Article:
The letter Several months ago, I received a thick envelope in the mail from my parents. I wasn’t expecting anything from them, so I was surprised to read a letter addressed to me and my three sisters, along with copies of my parents’ advance directives. Yet the most powerful feeling I had was one of gratitude. … Continue reading Now is the time for advance health care planning
In a recent Scrubbing In blog post about sodium, I shared American Heart Association (AHA) recommendations and U.S. Dietary Guidelines indicating Americans should limit sodium intake as part of a healthy diet. Recently, articles in the New England Journal of Medicine (NEJM) raised new questions about whether general recommendations for low-sodium diets are appropriate and safe for everyone. Subsequent news … Continue reading Low-sodium diet recommendations right for everyone?
As a nurse, I have cared for many patients with diabetes, so a recent report from the Centers for Disease Control (CDC) stating 9.3 percent of the U.S population (29.1 million people) has diabetes did not surprise me. What really got my attention is that a startling 8.1 million of those people are undiagnosed. That means more … Continue reading CDC: Millions have diabetes and don’t know it
It’s no secret a well-balanced diet has many health benefits. Information about the latest and greatest foods to eat is everywhere, from magazine covers to televisions shows to internet pop-up ads. But where do you begin? One approach is to look at information that’s been around for some time and has scientific backing from credible … Continue reading The scoop on salt: You’re probably eating too much
Casey Kasem is best known for his legendary radio voice, which he used to announce chart-topping songs week after week, year after year. During the months before his recent death, Kasem and his family put something else in the spotlight: Lewy Body Dementia, or LBD. Reports about Kasem’s health problems indicate he suffered from LBD, … Continue reading Casey Kasem and Lewy Body Dementia: What Is It?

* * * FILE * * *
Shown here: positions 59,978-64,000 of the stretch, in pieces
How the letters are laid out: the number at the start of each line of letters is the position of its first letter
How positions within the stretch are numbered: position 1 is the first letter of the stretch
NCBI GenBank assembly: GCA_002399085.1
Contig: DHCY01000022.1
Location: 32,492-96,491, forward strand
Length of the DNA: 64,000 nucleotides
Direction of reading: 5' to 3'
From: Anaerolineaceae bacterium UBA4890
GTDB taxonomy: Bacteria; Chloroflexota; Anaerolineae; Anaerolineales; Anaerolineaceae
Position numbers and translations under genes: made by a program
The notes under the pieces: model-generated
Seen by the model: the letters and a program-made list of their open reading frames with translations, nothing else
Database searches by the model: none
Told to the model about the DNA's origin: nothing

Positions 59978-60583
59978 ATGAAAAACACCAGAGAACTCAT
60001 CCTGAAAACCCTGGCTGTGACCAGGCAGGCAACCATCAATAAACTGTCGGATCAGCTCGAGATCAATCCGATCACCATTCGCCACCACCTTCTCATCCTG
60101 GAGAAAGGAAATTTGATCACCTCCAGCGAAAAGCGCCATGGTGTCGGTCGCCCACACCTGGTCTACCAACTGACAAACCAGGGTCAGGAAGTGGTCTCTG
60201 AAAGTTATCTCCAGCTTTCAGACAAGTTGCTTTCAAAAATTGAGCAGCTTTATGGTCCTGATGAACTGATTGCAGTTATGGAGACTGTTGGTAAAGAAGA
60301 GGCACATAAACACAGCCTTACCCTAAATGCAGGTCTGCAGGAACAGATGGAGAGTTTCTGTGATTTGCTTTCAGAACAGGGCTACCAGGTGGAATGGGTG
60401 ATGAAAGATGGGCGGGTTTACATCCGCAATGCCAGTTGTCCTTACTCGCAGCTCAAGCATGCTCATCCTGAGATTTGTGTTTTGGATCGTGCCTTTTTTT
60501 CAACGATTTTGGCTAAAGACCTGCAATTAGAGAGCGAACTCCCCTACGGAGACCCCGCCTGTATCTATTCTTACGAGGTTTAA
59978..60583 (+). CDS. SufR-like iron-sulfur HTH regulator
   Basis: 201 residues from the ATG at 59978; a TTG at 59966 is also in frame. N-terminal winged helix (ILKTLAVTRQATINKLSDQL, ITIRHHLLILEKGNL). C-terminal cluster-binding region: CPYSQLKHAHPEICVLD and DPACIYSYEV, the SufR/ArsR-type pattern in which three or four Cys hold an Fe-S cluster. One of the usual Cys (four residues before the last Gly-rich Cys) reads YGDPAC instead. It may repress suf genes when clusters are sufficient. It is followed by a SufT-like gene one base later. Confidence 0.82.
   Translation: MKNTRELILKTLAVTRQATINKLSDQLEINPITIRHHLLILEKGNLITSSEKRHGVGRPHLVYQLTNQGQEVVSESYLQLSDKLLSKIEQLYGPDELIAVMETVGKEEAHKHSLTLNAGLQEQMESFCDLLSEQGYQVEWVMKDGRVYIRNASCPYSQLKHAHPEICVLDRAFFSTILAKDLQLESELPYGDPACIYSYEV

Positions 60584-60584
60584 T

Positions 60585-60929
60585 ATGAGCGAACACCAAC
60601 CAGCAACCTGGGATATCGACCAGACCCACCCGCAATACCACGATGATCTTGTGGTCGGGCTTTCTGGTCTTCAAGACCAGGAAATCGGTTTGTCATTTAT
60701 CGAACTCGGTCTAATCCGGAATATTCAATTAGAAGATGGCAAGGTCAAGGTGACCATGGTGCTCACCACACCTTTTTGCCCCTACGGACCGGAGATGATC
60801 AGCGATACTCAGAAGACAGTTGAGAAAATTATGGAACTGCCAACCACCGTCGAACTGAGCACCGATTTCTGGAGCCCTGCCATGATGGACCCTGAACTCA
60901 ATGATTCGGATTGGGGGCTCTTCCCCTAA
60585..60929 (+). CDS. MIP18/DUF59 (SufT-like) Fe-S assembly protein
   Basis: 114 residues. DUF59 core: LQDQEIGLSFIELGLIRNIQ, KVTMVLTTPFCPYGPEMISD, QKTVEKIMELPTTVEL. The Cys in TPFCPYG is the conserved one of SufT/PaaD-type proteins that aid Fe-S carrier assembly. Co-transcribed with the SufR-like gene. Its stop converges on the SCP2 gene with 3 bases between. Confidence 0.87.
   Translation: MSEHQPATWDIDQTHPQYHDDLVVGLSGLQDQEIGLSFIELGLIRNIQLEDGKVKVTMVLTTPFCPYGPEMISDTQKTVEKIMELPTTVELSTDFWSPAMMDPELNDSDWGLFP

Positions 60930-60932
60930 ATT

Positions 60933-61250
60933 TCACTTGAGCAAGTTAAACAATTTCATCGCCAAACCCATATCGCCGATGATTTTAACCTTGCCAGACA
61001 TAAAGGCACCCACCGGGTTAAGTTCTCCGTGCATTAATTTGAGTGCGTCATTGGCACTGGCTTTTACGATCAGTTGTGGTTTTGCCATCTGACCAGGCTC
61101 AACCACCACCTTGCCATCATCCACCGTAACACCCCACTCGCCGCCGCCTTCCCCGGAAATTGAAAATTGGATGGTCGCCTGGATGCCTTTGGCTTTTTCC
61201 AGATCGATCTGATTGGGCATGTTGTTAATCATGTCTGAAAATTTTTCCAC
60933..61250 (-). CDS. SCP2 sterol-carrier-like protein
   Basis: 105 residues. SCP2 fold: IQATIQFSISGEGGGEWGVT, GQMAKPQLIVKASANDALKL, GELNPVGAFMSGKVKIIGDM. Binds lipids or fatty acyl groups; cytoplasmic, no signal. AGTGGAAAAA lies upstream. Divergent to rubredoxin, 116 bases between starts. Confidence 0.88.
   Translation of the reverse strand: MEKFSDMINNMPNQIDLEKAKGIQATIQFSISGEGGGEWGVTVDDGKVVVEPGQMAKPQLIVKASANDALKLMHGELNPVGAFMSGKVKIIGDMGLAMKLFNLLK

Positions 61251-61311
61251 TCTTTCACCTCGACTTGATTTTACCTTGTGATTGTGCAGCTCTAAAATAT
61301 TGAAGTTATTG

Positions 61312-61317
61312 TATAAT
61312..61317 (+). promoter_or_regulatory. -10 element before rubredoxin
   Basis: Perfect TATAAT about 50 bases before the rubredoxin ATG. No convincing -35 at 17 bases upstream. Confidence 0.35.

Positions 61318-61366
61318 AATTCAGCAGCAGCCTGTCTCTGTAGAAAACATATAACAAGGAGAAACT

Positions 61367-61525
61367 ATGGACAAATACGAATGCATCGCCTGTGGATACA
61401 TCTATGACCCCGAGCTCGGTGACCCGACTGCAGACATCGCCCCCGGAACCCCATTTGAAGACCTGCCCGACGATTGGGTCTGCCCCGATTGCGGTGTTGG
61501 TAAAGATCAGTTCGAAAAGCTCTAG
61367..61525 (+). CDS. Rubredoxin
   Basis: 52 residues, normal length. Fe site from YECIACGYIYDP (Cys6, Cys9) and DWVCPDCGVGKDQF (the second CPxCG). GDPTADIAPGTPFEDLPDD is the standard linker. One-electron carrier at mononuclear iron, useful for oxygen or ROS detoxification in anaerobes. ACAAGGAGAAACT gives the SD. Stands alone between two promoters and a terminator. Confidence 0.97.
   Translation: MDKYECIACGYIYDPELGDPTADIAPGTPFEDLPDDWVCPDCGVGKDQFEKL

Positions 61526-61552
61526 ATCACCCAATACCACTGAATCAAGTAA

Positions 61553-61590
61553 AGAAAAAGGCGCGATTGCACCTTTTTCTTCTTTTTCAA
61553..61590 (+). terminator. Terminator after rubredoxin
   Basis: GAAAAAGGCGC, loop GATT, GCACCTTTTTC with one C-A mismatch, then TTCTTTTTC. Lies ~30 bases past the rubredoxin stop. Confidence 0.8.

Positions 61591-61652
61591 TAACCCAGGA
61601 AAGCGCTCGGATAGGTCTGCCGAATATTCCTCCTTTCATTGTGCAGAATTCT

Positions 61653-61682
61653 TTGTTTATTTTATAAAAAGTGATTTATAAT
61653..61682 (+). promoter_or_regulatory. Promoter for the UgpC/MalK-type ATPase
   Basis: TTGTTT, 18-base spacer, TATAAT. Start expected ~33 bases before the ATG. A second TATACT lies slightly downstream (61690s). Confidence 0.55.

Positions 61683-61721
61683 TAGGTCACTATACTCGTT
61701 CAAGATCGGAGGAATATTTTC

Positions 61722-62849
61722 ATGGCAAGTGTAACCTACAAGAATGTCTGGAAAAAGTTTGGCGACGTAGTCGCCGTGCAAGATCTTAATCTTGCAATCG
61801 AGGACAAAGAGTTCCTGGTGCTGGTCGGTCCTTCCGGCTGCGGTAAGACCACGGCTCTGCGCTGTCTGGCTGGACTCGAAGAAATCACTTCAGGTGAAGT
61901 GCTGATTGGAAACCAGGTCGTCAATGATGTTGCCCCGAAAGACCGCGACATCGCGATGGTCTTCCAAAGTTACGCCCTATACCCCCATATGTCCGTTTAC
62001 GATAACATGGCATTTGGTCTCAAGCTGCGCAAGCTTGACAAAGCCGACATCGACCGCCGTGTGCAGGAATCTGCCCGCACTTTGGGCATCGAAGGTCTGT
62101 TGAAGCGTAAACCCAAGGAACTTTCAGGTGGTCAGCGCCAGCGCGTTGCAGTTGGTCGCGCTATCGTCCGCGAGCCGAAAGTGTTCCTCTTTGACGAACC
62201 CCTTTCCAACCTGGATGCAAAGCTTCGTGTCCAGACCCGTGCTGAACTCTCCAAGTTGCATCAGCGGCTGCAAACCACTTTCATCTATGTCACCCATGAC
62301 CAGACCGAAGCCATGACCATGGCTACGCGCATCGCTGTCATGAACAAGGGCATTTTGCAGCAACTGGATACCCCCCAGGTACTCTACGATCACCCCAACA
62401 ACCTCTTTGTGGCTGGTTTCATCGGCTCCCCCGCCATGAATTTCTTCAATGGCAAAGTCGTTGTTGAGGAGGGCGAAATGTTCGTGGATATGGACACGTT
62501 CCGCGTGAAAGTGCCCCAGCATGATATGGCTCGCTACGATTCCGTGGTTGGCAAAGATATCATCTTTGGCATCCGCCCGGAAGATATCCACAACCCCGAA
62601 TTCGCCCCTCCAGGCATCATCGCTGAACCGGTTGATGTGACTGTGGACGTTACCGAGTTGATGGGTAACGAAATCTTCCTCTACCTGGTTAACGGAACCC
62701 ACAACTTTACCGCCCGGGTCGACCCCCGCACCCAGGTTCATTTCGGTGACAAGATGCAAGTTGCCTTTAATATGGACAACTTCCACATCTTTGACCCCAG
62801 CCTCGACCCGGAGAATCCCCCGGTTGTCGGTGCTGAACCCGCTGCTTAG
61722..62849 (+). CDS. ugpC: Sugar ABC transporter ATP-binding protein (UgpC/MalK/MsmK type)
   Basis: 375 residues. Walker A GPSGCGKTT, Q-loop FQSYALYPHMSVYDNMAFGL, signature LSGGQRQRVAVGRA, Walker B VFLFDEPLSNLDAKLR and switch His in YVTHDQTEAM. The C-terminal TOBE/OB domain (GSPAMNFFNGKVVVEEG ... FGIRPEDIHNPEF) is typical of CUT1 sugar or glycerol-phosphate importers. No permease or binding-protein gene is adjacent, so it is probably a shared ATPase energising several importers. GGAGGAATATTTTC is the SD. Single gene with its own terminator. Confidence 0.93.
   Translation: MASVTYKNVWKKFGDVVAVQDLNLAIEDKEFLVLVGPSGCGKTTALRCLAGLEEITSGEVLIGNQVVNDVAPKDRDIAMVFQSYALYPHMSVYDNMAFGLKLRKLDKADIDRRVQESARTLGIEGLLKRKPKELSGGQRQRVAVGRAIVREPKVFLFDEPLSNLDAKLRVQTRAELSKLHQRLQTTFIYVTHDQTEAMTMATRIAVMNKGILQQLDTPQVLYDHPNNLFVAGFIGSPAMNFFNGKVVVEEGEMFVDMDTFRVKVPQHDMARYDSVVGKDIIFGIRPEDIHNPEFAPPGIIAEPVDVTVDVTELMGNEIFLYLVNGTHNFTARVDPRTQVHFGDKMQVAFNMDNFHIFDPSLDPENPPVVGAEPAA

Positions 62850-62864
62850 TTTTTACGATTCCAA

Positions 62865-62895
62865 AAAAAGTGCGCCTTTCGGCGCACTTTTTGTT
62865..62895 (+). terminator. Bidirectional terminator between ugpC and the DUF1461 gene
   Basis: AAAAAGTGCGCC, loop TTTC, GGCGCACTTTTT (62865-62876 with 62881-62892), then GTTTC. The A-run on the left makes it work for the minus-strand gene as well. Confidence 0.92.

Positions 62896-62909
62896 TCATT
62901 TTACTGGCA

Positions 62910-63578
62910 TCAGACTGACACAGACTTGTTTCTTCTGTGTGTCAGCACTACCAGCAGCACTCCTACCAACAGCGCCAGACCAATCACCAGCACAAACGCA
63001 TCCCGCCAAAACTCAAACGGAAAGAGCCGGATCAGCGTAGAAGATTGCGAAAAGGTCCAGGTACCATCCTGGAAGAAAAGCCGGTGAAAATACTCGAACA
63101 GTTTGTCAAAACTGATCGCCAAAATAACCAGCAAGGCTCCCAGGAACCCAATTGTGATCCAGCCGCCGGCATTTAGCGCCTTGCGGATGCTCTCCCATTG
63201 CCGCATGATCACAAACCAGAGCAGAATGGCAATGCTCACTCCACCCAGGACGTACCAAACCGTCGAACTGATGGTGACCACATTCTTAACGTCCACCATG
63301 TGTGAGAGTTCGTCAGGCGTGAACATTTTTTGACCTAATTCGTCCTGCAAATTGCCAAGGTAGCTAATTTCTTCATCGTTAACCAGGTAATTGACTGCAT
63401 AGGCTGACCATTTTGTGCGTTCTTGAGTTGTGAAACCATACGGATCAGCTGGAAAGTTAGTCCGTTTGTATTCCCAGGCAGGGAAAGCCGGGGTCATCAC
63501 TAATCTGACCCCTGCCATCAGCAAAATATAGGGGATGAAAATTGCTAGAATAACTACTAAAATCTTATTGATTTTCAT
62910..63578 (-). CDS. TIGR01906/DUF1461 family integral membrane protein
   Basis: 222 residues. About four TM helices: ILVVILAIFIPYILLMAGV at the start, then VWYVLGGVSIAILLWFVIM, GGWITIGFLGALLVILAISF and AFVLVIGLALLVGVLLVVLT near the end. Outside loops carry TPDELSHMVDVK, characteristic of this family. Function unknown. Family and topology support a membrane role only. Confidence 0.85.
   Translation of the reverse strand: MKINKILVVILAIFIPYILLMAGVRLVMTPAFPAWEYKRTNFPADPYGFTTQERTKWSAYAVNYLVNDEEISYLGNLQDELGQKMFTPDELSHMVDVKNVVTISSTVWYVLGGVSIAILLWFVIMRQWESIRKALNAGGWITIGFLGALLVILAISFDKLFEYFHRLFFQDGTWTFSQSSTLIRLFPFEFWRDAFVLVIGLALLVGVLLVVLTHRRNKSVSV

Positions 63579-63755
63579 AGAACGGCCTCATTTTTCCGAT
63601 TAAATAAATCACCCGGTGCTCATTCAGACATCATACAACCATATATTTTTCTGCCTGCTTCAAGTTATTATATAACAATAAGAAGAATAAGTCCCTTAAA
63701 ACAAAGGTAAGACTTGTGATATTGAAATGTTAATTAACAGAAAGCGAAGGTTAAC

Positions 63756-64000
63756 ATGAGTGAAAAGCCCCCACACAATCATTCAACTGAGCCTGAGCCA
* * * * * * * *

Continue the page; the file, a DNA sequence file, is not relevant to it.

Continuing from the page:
Delirium is a change in thinking and attention that comes on quickly, over a few hours or days. Family or friends are often the first to notice the changes that could signal delirium. If you notice such changes, reacting quickly is very important, because delirium can lead to other serious problems, such as falls, injuries, and … Continue reading Could a Sudden Behavior Change Be Delirium?
The rising Texas temperatures are a relief after what felt like a very long, cold winter. While it’s great to see flowers blooming and sunshine, it’s also a good idea to prepare for the very hot days we will see over the next few months. Hot summer temperatures and high humidity put people at risk … Continue reading Safety for Seniors: Beat the Summer Heat
Any adult can have a fall, but did you know the risk of falling goes up with age? In fact, falling is a common problem for older Americans. Every year, one third of adults 65 years and older falls. Falls are the main cause of injuries in older adults. Injuries range from cuts and bruises … Continue reading Prevent Falls at Your Home
The majority of older adults in the U.S. take one or more prescription medicines. Even more take non-prescription, or over-the-counter (OTC) medicines. Medicines are useful to treat or manage many health issues. But sometimes they have unwanted side effects, also called adverse drug events (ADEs). Some reasons older adults are at risk for unwanted side … Continue reading Medication and Older Adults: Your Role in Lowering Risk of Adverse Drug Events
Today marks the end of National Colorectal Cancer Awareness month, so it’s a good time to review screening recommendations and take action if you need to. What is colorectal cancer? Colorectal cancer is cancer that starts in the colon (large intestine) or rectum. In the early stages, there may not be signs or symptoms. This … Continue reading Screening Recommendations for Colorectal Cancer Awareness Month